Editorial episode 5 – A Failure to Communicate

on our minds

This weekend is April First. Obviously anarchist do not have a sense of humor and anyone who would say we do is a dirty liar but it sure would be nice if we did. We could see our project, the total transformation of daily life, as a hysterical absurdity. We could see our comrades as human (all too human) beings and not revolutionary robots set to kill, kill, kill. Like most things, the Internet has coopted and killed the devilish pranks of April Fools day but let’s hope our own little silly pranks are read in the spirit they were intended and not in the spirit of indignant poops.



A failure to communicate

We’ll talk about our friend Shawn Wilburs blog post about this topic later but suffice it to say that I agree broadly with his description of some anarchists willful failure to communicate but I perhaps am less interested in being as fair minded as Shawn is.

Anarchism has changed in the nearly thirty years I’ve been involved in it. And obviously by the time I became part of this tradition borne of the beautiful idea it had changed several times prior. By the time I took part in it anarchism was starting to grow beyond the anarchism of Crass and punk rock politics. It was starting to federate and look towards greener pastures than subculture and youthful zeal. Murray Bookchin was still alive and, unbeknownst to me at the time, was kind of a big deal.

I share most of the post-left criticisms of Murray and, in particular, on re-reading Social Anarchism vs Lifestyle anarchism find it to be a uniquely corrosive document in terms of attempting to communicate but I do think it is useful on this topic, both as a model of how not to do it, and as a template some have used ever since to win an unwinnable fight and to say a piece about some imagined Other.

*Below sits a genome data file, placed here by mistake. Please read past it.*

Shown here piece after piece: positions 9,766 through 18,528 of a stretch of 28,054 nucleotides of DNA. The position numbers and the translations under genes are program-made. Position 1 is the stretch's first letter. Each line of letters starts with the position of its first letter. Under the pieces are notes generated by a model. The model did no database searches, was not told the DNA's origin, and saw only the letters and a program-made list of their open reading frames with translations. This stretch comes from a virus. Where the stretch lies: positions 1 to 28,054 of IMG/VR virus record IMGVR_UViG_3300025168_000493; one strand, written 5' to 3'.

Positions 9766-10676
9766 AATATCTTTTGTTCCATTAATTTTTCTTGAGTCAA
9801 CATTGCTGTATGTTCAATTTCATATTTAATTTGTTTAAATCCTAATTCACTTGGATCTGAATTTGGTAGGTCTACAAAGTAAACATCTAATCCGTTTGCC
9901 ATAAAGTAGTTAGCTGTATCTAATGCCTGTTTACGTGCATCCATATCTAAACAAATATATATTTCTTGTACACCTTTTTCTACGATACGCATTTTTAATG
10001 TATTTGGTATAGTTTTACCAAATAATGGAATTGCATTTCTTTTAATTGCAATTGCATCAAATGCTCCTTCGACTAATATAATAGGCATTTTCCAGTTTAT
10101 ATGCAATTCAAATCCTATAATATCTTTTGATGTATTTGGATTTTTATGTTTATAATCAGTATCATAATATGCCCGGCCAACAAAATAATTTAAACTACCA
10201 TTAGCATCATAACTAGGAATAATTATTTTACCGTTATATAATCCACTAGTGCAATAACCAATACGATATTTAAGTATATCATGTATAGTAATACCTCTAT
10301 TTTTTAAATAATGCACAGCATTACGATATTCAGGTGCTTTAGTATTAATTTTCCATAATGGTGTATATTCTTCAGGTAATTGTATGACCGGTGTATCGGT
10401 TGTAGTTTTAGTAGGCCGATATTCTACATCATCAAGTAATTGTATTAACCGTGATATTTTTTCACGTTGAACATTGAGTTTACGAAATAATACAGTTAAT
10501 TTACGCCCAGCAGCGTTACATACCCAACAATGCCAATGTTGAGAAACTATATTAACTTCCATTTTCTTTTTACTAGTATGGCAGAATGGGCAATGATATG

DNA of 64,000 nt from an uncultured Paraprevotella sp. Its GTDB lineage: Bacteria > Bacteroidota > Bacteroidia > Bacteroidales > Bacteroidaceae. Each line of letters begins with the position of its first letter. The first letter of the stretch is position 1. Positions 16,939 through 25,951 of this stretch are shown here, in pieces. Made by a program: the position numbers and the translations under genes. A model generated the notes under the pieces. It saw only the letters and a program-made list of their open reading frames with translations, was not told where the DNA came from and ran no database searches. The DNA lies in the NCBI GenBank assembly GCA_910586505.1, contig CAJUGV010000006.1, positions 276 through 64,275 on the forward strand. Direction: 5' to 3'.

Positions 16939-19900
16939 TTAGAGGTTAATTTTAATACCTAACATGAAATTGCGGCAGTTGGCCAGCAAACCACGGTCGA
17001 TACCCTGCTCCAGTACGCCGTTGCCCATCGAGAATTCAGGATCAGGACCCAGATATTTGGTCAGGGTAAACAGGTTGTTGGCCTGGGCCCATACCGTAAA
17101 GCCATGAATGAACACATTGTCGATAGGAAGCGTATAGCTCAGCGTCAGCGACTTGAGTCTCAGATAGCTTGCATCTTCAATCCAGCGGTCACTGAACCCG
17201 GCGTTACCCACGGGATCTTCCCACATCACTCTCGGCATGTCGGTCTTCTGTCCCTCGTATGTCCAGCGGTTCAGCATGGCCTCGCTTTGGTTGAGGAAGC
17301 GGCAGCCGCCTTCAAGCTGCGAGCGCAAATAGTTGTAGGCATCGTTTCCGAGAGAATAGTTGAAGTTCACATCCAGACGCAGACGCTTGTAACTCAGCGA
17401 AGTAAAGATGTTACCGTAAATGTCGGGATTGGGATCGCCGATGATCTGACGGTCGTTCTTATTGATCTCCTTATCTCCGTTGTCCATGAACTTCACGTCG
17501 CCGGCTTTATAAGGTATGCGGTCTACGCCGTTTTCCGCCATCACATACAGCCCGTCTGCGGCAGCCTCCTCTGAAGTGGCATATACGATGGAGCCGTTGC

And of course I will say the same things, maybe worse about the writing of Bob Black who has always used communication as a cudgel.

The point here is that we have chosen to balkanize anarchism. We, on occassion, have pretended we are all on the same team and write wide-eyed innocent essays misunderstanding how other factions could have ever come to the positions they have and how our faction wouldn’t do anything like that at all. I’ve mostly seen those who refer to internecine conflicts put on the defensive as if they have to explain why an underemployed social anarchist professor and a traveling antisocial anarchist rewilder could possibly ever disagree.

This pretending is also the source of our failure to communicate because it is in the interest of some to own the conversation. It is in the interest of some to emphasize the qualities of civil discourse while minimizing the passions of the shout. Some people get to speak at bookfairs, even though they have nothing to say, and are going to blame the republicans for our unique moment rather than clearly build something small that could grow with people we know. We’d rather pretend we were never in subculture, for fear to not be seen as a serious adult. We’d rather fail than be seen trying. We’d rather only communicate in cliques and to crowds we know already agree with us than communicate dangerous ideas that might not be popular.

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